Family Storytelling for the Holidays

Relax, talk, and most importantly, listen.

Posted Dec 22, 2019

I must admit, I am flattered.  As the holiday draws near, many people in media are approaching me — radio, newspaper, magazines — about pieces they are doing on family storytelling.  Our work in the Family Narratives Lab has achieved some good publicity.  Our lab found that adolescents and young adults that know more about their family history (and especially those that know more elaborated, coherent, and emotionally involved stories about their parents’ childhoods) show positive outcomes such as higher self-esteem, higher academic and social competence, lower anxiety and depression, and fewer behavior problems.

I wrote about why we see these relations in my other blogs, as well as in my new book, Family Narratives and the Development of an Autobiographical Self. We now have evidence that these relations hold across cultures, including new research with Chinese adolescents and Maori adolescents conducted with Drs. Yan Chen, Ella Cullen, Qi Wang and Elaine Reese. Knowing family history and being able to retell stories about your parents’ childhoods is good for you.  So with the holidays approaching, everyone is asking what can parents do to make sure their children know these stories.  How can parents intentionally tell stories that will be good for their children? And exactly what kinds of stories should they tell?  

I understand these questions, but I realize that we may have inadvertently given the wrong message about the research.  It is not a story or the story that matters; it is that the family tells stories.  Some of the stories may be funny, about dumb ideas and even dumber adventures; some may be sad, about love scorned or lost, or morality tales, stories about doing something wrong and feeling regret or even guilt.  Or just stories of everyday life about being anxious about a first date, scared about a new school, or joyously awaiting the return of a loved one from far away.  It is the telling, the sharing, and the listening that is more important than the story itself.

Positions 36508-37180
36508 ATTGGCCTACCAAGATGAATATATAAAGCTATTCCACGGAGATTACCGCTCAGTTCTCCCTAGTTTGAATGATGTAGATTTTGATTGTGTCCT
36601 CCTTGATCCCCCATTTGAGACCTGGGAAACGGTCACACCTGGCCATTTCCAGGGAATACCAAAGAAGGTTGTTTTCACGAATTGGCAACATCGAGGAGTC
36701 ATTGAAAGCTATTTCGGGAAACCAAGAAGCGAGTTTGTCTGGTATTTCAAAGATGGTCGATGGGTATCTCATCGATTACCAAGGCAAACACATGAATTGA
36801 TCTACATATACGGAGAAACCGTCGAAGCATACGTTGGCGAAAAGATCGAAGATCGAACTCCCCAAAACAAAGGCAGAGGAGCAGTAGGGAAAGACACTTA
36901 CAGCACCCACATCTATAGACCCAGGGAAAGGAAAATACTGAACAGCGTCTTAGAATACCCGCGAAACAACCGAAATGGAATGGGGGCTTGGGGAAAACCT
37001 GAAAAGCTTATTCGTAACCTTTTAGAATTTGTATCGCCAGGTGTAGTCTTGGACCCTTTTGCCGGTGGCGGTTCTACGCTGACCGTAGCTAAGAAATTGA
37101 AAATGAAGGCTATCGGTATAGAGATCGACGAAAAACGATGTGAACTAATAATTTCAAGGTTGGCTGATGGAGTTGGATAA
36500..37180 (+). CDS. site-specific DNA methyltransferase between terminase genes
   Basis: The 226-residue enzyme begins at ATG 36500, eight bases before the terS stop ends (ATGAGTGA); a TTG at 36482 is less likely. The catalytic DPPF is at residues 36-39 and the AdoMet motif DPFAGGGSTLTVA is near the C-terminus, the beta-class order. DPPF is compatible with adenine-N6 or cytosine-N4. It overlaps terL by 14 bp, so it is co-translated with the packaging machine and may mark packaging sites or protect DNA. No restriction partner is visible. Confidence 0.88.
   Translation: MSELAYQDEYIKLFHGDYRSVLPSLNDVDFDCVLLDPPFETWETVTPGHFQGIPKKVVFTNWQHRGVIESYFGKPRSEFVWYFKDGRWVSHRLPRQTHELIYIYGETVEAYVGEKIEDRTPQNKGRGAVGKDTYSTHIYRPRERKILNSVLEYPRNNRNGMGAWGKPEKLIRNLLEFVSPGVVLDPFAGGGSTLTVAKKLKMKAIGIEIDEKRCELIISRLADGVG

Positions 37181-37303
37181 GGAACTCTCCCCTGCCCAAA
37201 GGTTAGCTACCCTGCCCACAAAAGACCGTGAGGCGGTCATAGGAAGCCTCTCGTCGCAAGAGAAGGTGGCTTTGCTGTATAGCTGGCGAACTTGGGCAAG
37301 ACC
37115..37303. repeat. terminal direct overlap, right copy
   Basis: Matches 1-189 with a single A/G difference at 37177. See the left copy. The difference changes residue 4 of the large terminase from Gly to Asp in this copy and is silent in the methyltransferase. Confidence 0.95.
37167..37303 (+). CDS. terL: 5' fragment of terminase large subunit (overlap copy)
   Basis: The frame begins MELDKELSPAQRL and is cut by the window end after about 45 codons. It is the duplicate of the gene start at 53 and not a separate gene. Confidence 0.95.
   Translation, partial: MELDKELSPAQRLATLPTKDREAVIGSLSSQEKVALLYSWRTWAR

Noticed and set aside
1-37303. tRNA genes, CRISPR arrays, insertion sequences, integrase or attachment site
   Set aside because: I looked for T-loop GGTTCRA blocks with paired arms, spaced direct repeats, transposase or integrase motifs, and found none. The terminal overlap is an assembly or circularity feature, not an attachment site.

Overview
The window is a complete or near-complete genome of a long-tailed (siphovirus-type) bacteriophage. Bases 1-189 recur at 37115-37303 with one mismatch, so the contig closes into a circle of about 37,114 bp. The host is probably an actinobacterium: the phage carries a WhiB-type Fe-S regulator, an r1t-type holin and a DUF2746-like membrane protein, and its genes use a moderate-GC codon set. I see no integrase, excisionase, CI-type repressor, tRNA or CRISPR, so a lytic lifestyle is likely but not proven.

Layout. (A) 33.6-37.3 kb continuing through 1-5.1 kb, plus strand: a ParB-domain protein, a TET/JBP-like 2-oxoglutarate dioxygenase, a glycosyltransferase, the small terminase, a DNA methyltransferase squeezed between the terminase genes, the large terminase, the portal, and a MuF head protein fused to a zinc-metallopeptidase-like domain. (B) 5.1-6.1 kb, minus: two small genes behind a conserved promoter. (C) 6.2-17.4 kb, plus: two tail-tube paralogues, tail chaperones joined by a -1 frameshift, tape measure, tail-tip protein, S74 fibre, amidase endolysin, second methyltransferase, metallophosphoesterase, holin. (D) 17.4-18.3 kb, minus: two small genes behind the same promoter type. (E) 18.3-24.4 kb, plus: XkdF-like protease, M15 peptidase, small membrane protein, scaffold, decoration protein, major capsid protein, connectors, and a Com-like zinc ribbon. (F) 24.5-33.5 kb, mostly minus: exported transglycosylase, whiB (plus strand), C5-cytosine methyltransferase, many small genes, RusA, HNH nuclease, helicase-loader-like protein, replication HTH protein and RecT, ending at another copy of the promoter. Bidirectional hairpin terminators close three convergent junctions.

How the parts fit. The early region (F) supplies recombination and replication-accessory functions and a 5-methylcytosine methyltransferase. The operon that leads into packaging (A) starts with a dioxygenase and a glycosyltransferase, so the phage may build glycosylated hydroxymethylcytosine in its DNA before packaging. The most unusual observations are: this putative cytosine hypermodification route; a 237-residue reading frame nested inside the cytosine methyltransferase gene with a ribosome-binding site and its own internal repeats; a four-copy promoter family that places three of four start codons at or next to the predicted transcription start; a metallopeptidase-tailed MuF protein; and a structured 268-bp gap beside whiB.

Stories are who we are. Our lives are a series of experiences that we share all the time with others through stories: “You won’t believe what happened at the store today," “Guess who I ran into at lunch?”, or more distant stories, “You know, when I went to my high school prom…” or “I still remember how scared I was to move out of my parents’ house.” We tell these stories as they happen and we tell many of them again and again over the years as they become part of our repertoires – this is who I am; these are my stories.

But just as we change and develop, so do our stories.  Stories are living, breathing parts of us and as we gain experience and hopefully wisdom, we understand our experiences in new ways and tell our stories accordingly.  We do not have to agree with each other about our stories – indeed, I wrote a blog about what happens when families have very different perspectives on what happened.  But sharing the stories creates a kind of interaction, one in which family members bear their souls, open up about who they are, and share their innermost selves.  They become a family.  It is not a family story, let alone the family story.  It is a multitude of family stories — told by all members — that may complement each other, conflict, oppose, or completely mesh.  These are the stories of our lives and just as each family member is an individual, the stories are individual, but still marinated in the family's telling. 

How do we tell stories? What are strategies to intentionally create meaningful moments in which to impart your story of wisdom to your child? This may not be the right question.  Stories happen all the time.  In one study from the Family Narratives Lab, we tape-recorded typical family dinnertime conversations and stories emerged every five minutes. This is in line with findings from other studies of everyday conversations.  You do not have to find the perfect time to intentionally tell a story; you can tell stories naturally and spontaneously in everyday conversation. 

This does not mean that you don’t want to or need to think about which family stories may be most important to share.  Certainly, at the holidays there are special moments of sharing family time, shopping for gifts for special people, wrapping presents, baking cookies, and so on — moments when feelings about family emerge and stories about the family's past may be more likely to emerge.  This may also be when the older generation is present and thus it is a good time to deliberately ask for stories from grandparents and great aunts and uncles.  But my best advice is to just relax! Stories are not some magic elixir that must be conjured up.  They are the air we breathe.  All we have to do is relax, talk, and, most important, listen. The stories will come naturally.